On reaching the end and a FO from S

by knittinginatree

Who knows why I’m blogging on an early Saturday morning. But, here I am. I do love the early morning when I wake up feeling completely rested and ready to enjoy a bit of quiet. Although this is usually a rare occasion and today I’m not certain I have that feeling of being fully rested. Nonetheless, here I am. In part I think I’m still riding on a bit of that excitement and energy of completing the end of a semester, and feeling good about what I’m fortunate to be academically a part of–public health.

My semester ended with a wonderful conversation about knitting and public health. There is a professor in my program who wants to create a class on fiber arts and public health! (For the record, I’m grinning from ear to ear right now). I really think it is a fascinating topic particularly with regards to women’s health and empowerment. Of course now I want to spend my break reading Women’s Work: The First 20,000 Years, Women, Cloth, and Society by Elizabeth Wayland Barbara. I already have a thesis topic in the works which is a bit more appropriate for my local community health needs, but knitting and public health remains a strong interest and one in which I intend to research a bit and hopefully I can share what I find out here.

So, while I prattle on about women and fiber arts, it is important to remember that the other half of our population, men, have a fiber history too. As the sleeping S calls out, from his proud Norwegian stature, “the Vikings knitted!”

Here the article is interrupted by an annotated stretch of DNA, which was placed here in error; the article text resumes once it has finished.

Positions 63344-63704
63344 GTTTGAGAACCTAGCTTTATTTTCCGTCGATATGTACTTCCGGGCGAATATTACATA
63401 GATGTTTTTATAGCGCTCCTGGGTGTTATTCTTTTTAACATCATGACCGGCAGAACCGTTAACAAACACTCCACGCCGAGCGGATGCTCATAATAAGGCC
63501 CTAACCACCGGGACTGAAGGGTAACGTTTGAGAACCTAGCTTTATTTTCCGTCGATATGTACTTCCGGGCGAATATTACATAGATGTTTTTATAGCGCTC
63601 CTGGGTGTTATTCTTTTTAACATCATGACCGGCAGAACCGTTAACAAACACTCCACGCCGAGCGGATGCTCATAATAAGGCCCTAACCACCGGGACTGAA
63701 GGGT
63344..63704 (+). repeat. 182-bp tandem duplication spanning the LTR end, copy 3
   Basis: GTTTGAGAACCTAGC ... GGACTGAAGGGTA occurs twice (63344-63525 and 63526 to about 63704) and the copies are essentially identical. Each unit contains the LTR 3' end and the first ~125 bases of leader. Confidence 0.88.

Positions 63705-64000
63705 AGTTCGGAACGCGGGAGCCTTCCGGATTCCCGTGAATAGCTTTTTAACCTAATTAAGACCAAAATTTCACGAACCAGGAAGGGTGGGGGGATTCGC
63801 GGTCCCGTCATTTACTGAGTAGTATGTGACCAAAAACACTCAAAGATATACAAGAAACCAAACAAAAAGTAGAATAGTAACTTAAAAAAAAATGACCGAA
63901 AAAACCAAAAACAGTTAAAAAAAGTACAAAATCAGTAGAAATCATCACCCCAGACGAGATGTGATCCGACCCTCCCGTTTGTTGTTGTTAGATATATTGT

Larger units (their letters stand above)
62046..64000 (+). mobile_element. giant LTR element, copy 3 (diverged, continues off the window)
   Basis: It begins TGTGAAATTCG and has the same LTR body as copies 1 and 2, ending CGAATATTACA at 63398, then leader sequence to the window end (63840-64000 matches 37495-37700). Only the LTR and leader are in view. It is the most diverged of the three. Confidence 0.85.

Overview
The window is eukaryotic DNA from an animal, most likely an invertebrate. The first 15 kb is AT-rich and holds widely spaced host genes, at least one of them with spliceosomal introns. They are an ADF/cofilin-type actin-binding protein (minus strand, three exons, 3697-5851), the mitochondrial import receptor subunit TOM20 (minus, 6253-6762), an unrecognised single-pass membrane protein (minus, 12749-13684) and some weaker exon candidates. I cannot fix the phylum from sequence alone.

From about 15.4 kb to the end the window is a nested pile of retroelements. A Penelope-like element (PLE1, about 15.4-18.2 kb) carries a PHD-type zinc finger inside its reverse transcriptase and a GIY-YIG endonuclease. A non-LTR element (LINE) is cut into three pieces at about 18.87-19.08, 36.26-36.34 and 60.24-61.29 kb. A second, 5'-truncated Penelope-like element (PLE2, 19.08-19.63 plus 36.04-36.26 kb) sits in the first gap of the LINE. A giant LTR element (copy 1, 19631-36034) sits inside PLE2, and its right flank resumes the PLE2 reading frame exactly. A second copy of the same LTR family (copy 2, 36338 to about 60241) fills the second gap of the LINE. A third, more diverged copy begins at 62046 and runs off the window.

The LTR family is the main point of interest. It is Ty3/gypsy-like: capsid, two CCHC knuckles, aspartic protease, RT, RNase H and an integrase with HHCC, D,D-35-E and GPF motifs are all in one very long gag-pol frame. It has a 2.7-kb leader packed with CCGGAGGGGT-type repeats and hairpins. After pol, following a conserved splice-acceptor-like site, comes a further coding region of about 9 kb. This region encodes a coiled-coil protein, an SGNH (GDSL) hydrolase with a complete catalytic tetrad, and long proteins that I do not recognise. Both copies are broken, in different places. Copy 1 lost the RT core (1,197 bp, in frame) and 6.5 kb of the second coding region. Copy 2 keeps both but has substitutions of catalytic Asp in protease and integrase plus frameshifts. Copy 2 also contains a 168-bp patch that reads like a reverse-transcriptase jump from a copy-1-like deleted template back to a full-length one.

This of course leads into an FO from S. The other day S arrived home from work grumbling about a lost hat. He looked at me, sighed, and said, “I guess I’ll have to make myself a new one.” Less than two days later he cast off this simple hat.

The pattern is a variation of the Three Flower Hat from Homespun Handknit. Mods: Obviously there aren’t any flowers on his hat and he added the red stripe and red top because we didn’t have enough brown. Yarn: Random wool leftovers from my Grandma’s stash and Charmaine’s cowls.


I'm proud of his fine knitting skills. Also, I love that he knew what kind of hat he wanted and made it.

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